A Wooden Railroad, Tippecanoe County, Indiana
From: Past and Present of Tippecanoe County, Indiana
General R. P. DeHart, Editor in Chief
B. F. Bowen & Company, Publishers
Indianapolis, Indiana 1909


The following interesting reminiscence has been contributed by one familiar with the facts, but was received too late to be inserted in its proper place in the first volume of this work.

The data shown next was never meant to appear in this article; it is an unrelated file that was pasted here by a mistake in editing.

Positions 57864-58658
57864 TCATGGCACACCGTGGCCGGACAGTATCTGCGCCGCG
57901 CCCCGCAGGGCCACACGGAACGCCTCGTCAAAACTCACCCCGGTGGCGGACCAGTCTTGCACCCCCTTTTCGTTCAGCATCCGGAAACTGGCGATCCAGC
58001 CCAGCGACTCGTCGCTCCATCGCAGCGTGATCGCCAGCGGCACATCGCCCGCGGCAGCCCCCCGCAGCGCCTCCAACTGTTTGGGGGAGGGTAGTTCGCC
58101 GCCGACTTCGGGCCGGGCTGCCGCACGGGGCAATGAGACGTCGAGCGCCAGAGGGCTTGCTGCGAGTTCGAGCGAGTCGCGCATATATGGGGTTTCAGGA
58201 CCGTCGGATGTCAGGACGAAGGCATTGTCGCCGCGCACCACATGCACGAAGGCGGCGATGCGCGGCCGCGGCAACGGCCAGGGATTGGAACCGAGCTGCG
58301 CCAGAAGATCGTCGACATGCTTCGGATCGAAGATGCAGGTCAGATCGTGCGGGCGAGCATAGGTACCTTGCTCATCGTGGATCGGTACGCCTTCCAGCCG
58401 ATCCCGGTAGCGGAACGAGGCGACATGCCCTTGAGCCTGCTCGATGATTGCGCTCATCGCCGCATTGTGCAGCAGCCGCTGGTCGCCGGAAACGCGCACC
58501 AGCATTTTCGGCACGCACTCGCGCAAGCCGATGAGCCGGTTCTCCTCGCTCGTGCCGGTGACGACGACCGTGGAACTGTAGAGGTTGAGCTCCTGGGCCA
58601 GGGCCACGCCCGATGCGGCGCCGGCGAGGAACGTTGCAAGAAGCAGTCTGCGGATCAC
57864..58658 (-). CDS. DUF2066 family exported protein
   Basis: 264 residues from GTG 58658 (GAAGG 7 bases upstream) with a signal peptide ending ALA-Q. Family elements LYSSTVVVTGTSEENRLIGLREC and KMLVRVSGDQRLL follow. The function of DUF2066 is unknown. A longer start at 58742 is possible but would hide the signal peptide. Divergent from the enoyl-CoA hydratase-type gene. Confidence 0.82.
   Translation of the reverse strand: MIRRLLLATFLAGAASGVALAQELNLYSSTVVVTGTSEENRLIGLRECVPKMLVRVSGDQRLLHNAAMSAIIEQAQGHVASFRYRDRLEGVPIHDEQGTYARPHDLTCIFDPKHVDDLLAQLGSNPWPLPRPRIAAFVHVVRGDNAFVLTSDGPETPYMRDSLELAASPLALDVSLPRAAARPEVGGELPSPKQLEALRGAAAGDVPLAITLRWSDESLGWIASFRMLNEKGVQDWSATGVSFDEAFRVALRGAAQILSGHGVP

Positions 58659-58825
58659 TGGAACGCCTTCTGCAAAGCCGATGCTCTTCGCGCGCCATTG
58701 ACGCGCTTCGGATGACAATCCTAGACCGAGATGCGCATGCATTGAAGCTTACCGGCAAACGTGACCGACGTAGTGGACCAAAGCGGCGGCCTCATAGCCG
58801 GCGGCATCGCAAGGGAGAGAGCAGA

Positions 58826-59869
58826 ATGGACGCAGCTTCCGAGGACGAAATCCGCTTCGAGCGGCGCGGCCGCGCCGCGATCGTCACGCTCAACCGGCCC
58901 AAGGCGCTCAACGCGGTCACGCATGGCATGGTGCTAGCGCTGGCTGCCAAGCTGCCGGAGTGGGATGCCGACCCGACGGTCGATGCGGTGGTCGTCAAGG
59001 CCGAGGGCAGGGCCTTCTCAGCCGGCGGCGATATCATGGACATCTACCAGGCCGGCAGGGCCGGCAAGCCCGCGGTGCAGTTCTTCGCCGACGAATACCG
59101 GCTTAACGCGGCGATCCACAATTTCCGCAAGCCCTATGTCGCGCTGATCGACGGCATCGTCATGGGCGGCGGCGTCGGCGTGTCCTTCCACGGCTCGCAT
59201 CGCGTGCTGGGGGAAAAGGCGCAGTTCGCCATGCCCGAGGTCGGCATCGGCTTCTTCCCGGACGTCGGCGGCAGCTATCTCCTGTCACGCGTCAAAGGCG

In about 1855-56 a wooden railroad was built in Tippecanoe county. Starting at West Lafayette, the road ran alongside the highway leading by the water tank, thence to the "Two-mile" saw mill, and on out the old plank road to what is now known as Klondike. Here the road went in a northerly direction around the burying ground, then turned up towards Mr. Harvey's place, and stopped. The original intention had been to run the road to Oxford, but it was completed only to the Four-mile brickyard. The idea was originated by the late Henry L. Ellsworth, who thought to haul lumber to Oxford and then load up with corn for the return trip. Mules were used as the motive power, and the rails were of wood, four by four inches in size, the material being sawed out at the Ellsworth sawmill, four miles from Lafayette. It is stated that Thomas Murdock, at the age of thirteen years, was employed in the grading of the road, receiving eight dollars a month as wages. The road was operated intermittently for about a year, and then passed into disuse.

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